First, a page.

A Quarter Of French Poker Players Play On Illegal Websites

A Quarter Of French Poker Players Play On Illegal WebsitesA recent study conducted by the French Monitoring Centre for Drugs and Drug Addiction (OFDT) and the Observatory of games (ODJ) has discovered that an astounding 23.5% of French online poker players play on websites not regulated by the country’s gambling regulator ARJEL.
Almost since France’s online poker industry was regulated in 2010 it has been in steady decline and 2013’s financial report revealed a huge 13% drop in revenues to €258 million compared to the €297 million generated a year earlier. Of particular interest is the dramatic decline in cash game poker which was down by 18% last year, with former ARJEL President Jean François Vilotte blaming the downward trend on online poker professionals either leaving France or playing on illegal online poker rooms. The latest study’s findings now clearly demonstrates the size of the problem facing the French online gaming market.
During his tenure as ARJEL President, Jean-François Vilotte had previously warned the French government about the need to make the country’s online poker industry more attractive to players, but after his words were largely ignored, he eventually left office earlier this year.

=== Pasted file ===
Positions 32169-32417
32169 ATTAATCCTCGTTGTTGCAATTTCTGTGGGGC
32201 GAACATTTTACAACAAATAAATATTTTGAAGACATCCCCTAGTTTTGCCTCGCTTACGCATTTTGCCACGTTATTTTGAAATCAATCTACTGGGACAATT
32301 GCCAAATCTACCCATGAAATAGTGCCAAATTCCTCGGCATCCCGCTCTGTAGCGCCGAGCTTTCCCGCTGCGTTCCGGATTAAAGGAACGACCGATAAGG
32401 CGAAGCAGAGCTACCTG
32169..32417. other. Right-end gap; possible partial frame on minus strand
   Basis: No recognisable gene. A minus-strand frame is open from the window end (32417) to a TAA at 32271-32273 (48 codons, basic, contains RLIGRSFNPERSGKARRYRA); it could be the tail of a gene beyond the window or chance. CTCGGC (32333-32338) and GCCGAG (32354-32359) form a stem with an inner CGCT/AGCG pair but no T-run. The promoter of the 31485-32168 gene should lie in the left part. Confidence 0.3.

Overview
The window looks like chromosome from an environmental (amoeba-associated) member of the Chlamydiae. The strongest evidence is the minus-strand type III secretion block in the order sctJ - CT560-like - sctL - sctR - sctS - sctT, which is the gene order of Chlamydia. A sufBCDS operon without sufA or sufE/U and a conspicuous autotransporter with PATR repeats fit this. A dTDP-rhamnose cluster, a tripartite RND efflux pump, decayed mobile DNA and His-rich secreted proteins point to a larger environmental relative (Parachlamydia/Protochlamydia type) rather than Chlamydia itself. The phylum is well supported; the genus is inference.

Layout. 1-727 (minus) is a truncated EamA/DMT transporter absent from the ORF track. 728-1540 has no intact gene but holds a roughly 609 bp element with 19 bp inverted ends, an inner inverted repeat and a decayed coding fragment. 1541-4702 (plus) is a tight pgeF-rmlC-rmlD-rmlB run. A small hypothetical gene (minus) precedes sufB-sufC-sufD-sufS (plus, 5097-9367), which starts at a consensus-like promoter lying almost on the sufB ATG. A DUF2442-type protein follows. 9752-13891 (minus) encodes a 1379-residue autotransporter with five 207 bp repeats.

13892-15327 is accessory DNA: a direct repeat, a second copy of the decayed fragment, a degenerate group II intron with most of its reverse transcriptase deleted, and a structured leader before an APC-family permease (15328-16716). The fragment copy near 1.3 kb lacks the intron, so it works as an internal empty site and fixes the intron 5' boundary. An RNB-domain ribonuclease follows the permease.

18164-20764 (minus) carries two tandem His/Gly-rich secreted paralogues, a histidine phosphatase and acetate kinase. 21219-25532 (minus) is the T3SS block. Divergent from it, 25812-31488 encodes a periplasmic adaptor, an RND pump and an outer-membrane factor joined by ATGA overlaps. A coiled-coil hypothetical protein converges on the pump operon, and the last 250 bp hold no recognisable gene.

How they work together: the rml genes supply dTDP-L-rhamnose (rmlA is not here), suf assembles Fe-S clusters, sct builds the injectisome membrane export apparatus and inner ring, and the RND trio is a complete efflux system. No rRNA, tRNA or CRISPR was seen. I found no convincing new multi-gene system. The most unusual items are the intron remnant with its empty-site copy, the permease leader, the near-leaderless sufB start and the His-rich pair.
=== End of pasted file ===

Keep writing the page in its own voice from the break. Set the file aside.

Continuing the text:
At  the heart of the problem is the fact the French government taxes every pot played at 2% regardless of whether a flop is seen or not, which ultimately works out to a 37% tax on gross gaming revenue. Having to contend with the highest tax rate of any regulated country
has meant operators have had to pass on the higher rate of doing business to players, ultimately leading them to abandon regulated sites in favour of illegal, more attractive sites on the gray market.
Frances two biggest online poker operators are Winamax and PokerStars France, although most of the main European rooms and networks are also represented, including PartyPoker and iPoker. Even though the French government insists ISPs for unlicensed sites must be blocked, apparently the order has been ineffective and so ARJEL has taken to spreading fear via an ad campaign highlighting the dangers of gambling on unlicensed poker sites.
“The theft of personal and bank data and problems when trying to cash winnings are among the main issues players may incur by playing on non-licensed operators,” warned the ad.
Nevertheless, the ad campaign is not only largely inaccurate but is also likely to be highly ineffectual. In fact, the French government would likely find more success if it heeded the advice of its previous ARJEL President Jean-François Vilotte, who said:
“Poker is going through a difficult time, but this is not something that is happening only in France, as Spain and Italy are experiencing a similar trend as well. Seen from a broader perspective, this is a problem of legalized markets competing against non-legalized ones. If legalized markets won’t learn how to become more flexible and adjust themselves quicker to what people want, they will keep doing the work for illegal websites and help them to win against their legal competitors.”

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